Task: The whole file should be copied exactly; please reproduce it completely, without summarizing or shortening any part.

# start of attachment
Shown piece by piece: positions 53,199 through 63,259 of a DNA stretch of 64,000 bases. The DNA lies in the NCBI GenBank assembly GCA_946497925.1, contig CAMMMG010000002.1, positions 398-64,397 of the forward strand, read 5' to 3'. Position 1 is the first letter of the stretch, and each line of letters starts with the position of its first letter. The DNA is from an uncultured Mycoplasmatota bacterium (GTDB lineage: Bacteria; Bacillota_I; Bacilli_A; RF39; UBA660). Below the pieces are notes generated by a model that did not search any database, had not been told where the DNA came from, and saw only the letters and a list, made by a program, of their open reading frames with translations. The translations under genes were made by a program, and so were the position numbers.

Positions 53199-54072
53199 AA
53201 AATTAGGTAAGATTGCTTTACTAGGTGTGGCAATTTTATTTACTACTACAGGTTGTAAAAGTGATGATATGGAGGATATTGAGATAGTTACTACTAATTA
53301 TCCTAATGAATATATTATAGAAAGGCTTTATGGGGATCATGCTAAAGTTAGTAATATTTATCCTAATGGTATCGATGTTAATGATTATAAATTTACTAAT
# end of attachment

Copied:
Shown piece by piece: positions 53,199 through 63,259 of a DNA stretch of 64,000 bases. The DNA lies in the NCBI GenBank assembly GCA_946497925.1, contig CAMMMG010000002.1, positions 398-64,397 of the forward strand, read 5' to 3'. Position 1 is the first letter of the stretch, and each line of letters starts with the position of its first letter. The DNA is from an uncultured Mycoplasmatota bacterium (GTDB lineage: Bacteria; Bacillota_I; Bacilli_A; RF39; UBA660). Below the pieces are notes generated by a model that did not search any database, had not been told where the DNA came from, and saw only the letters and a list, made by a program, of their open reading frames with translations. The translations under genes were made by a program, and so were the position numbers.

Positions 53199-54072
53199 AA
53201 AATTAGGTAAGATTGCTTTACTAGGTGTGGCAATTTTATTTACTACTACAGGTTGTAAAAGTGATGATATGGAGGATATTGAGATAGTTACTACTAATTA
53301 TCCTAATGAATATATTATAGAAAGGCTTTATGGGGATCATGCTAAAGTTAGTAATATTTATCCTAATGGTATCGATGTTAATGATTATAAATTTACTAAT